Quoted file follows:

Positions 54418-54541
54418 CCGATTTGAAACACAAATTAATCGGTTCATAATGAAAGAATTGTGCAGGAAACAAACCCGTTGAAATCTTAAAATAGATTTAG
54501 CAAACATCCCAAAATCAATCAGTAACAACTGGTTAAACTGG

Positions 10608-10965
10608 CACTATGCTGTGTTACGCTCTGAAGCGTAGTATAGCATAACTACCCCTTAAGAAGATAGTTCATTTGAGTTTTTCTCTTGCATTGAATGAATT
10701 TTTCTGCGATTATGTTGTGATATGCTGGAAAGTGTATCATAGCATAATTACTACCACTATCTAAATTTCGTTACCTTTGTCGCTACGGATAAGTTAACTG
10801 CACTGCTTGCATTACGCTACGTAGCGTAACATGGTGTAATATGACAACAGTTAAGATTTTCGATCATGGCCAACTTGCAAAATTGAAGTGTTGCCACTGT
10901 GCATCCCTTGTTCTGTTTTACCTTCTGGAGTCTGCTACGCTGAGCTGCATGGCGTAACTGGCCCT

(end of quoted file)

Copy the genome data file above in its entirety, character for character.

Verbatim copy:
Positions 54418-54541
54418 CCGATTTGAAACACAAATTAATCGGTTCATAATGAAAGAATTGTGCAGGAAACAAACCCGTTGAAATCTTAAAATAGATTTAG
54501 CAAACATCCCAAAATCAATCAGTAACAACTGGTTAAACTGG

Positions 10608-10965
10608 CACTATGCTGTGTTACGCTCTGAAGCGTAGTATAGCATAACTACCCCTTAAGAAGATAGTTCATTTGAGTTTTTCTCTTGCATTGAATGAATT
10701 TTTCTGCGATTATGTTGTGATATGCTGGAAAGTGTATCATAGCATAATTACTACCACTATCTAAATTTCGTTACCTTTGTCGCTACGGATAAGTTAACTG
10801 CACTGCTTGCATTACGCTACGTAGCGTAACATGGTGTAATATGACAACAGTTAAGATTTTCGATCATGGCCAACTTGCAAAATTGAAGTGTTGCCACTGT
10901 GCATCCCTTGTTCTGTTTTACCTTCTGGAGTCTGCTACGCTGAGCTGCATGGCGTAACTGGCCCT